fear of flying to Hawai`i

flying fear

Brian Nattras isn't the only commentator on island sustainability already sparking worries about Hawaii's umbilical dependency on air travel. (Brian was, though, to my knowledge, the first to sound the alarm here on Kaua`i...at a Po`ipu presentation last October.)

At a recent "Hawai`i 2050" kick-off event on O`ahu, the UH futurist, Jim Dator, spun several plausible scenarios in which air travel to Hawai`i goes way down.

(BTW, here's an excellent commentary on the kick-off that suggests "if Hawaii becomes a leader in the field of local and regional environmental response, it has the potential to be an economic dynamo in the years to come." Of course, 36 years ago, futurists from Alvin Toffler to Arthur C. Clarke attended a similar session, yet subsequent legislatures ignored the project's recommendations, and the real world Hawai`i of today best matches the near-disaster world feared in 1970.)

Now Alex Steffen (the veteran environmental journalist-cum-blogger at WorldChanging) offers a thoughtful overview on why air travel presents one of the stickiest problems we face. He also offers a hot new idea for how to overcome this challenge.

Recent scientific findings make it clear that air travel (1) may effectively undo many of the gains so far made in cutting CO2, (2) has a climate impact 2-4 times greater than CO2 emissions alone would indicate, and (3) is already at the technical limits of efficiency in jets.

Yet, Alex is fairly certain that folks won't stop flying.

His solution? Launch an "X-Prize for Eco-Friendly Air Travel." Says Alex, "What we need is a prize, a big prize, a prestigious prize, given to the first team that can, say, cut by three-quarters airplane emissions (got to start somewhere) in a commercially practical way."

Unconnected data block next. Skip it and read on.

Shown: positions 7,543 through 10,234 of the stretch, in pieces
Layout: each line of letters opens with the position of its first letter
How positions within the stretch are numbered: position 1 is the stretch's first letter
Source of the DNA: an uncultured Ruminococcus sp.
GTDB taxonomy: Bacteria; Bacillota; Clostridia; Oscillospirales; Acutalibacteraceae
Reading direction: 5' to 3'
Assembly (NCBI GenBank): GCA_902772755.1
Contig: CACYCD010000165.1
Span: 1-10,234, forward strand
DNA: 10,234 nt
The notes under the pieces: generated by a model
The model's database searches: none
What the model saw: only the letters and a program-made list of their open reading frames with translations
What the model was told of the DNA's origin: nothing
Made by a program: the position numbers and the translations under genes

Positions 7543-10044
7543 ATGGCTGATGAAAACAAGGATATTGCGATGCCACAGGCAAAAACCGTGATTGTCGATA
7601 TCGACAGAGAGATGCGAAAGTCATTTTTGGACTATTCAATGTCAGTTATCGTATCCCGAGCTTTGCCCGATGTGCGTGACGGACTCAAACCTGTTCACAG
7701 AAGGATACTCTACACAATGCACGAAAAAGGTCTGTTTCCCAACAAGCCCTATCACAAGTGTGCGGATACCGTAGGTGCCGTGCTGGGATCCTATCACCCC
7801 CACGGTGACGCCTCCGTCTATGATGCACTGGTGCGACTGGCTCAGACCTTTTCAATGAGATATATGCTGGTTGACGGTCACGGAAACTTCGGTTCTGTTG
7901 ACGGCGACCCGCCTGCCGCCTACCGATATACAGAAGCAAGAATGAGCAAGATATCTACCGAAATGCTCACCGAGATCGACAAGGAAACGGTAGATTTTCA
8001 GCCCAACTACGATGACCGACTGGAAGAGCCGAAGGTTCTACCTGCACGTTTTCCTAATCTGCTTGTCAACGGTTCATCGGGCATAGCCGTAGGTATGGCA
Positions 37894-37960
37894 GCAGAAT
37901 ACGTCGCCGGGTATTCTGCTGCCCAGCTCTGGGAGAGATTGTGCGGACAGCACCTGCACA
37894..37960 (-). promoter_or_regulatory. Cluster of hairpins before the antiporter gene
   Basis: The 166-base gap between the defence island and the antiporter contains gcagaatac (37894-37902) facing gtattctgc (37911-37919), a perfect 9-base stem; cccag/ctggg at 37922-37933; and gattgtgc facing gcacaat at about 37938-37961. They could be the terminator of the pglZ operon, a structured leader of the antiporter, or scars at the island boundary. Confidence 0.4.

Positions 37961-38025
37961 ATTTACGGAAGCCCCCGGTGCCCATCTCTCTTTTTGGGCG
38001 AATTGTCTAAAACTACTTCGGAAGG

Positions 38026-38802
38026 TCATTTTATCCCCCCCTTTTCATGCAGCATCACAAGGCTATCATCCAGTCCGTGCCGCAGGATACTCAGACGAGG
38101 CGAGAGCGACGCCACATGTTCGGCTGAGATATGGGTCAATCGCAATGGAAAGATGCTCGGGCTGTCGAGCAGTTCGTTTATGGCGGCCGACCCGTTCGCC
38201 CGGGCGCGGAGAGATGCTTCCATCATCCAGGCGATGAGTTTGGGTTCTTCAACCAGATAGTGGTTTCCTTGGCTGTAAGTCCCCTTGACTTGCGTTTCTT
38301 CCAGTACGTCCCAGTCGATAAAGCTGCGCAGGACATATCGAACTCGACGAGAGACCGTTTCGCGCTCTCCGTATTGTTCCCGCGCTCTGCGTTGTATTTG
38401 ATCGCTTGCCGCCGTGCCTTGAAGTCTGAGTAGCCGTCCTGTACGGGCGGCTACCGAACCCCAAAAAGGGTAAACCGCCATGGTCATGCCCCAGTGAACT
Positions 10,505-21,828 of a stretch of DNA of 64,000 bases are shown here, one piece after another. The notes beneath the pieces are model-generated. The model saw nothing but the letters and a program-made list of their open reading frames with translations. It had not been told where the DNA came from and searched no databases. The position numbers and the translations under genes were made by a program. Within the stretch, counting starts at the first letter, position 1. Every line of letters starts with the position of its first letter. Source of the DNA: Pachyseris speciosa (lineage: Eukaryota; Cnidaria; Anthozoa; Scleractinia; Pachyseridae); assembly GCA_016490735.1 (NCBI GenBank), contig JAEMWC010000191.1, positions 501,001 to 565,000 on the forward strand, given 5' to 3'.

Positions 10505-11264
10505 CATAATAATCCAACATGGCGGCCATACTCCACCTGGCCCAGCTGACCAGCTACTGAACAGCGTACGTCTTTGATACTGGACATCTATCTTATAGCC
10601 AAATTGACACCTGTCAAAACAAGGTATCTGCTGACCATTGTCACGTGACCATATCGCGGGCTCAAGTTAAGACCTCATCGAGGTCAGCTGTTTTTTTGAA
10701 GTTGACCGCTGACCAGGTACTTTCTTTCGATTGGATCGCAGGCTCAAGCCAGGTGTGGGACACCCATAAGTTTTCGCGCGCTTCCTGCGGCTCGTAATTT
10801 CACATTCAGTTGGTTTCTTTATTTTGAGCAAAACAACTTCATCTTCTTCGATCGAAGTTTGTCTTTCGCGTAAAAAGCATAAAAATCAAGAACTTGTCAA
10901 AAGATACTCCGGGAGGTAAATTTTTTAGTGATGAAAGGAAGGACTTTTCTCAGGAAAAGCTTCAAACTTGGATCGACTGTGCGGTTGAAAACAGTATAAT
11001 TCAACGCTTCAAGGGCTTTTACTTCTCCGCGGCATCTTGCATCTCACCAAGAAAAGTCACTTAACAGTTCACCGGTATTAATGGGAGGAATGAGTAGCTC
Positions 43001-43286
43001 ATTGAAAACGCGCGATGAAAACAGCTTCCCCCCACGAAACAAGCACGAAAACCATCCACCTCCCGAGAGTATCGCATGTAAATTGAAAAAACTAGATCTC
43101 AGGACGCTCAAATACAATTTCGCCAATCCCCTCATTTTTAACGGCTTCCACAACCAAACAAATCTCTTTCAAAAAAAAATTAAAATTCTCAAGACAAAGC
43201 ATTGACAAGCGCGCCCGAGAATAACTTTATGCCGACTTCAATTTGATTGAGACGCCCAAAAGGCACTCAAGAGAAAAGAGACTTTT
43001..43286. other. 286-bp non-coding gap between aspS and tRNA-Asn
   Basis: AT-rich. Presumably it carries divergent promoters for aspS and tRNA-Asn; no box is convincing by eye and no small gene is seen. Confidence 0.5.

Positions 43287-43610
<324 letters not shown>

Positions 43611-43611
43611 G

Hawai`i visitors may not be reverting to boats anytime soon, yet don't hold your breath on a tech fix here...X-Prize or no.

Published by Ken on September 26th, 2006 tagged HI-specific, Island Vulnerabilities


One Response to “fear of flying to Hawai`i”

  1. Tim Dick Says:

    These aircraft already exist - it's all about the physics of speed vs. our addiction to speed.

    Drag increases with the square of speed. That means a jet that flies at 600 mph requires roughly FOUR times more power than a similar plane that flies at 300 mph.

    So if we were to go back to flying at turboprop speed we could save huge amounts of energy. http://www.usehalf.com/pick/files/efficientairliner.html

    The challenge is that airlines reduce prices if costs fall in order to get more passengers. Today's more efficient jetliners are proof of that - we fly 10 times more now than in the 1960s.

    A solution is to tax carbon (fuel) so that the full cost of flying (including the carbon cost) is paid by passengers. This may cause the price of flying to rise substantially and demand to drop as a result. Expect the airlines and Boeing to fight hard against this.

    I think that's unlikely so perhaps the answer to this is Richard Branson's biobutanol research work. Cellulosic biobutanol may be the perfect biofuel.

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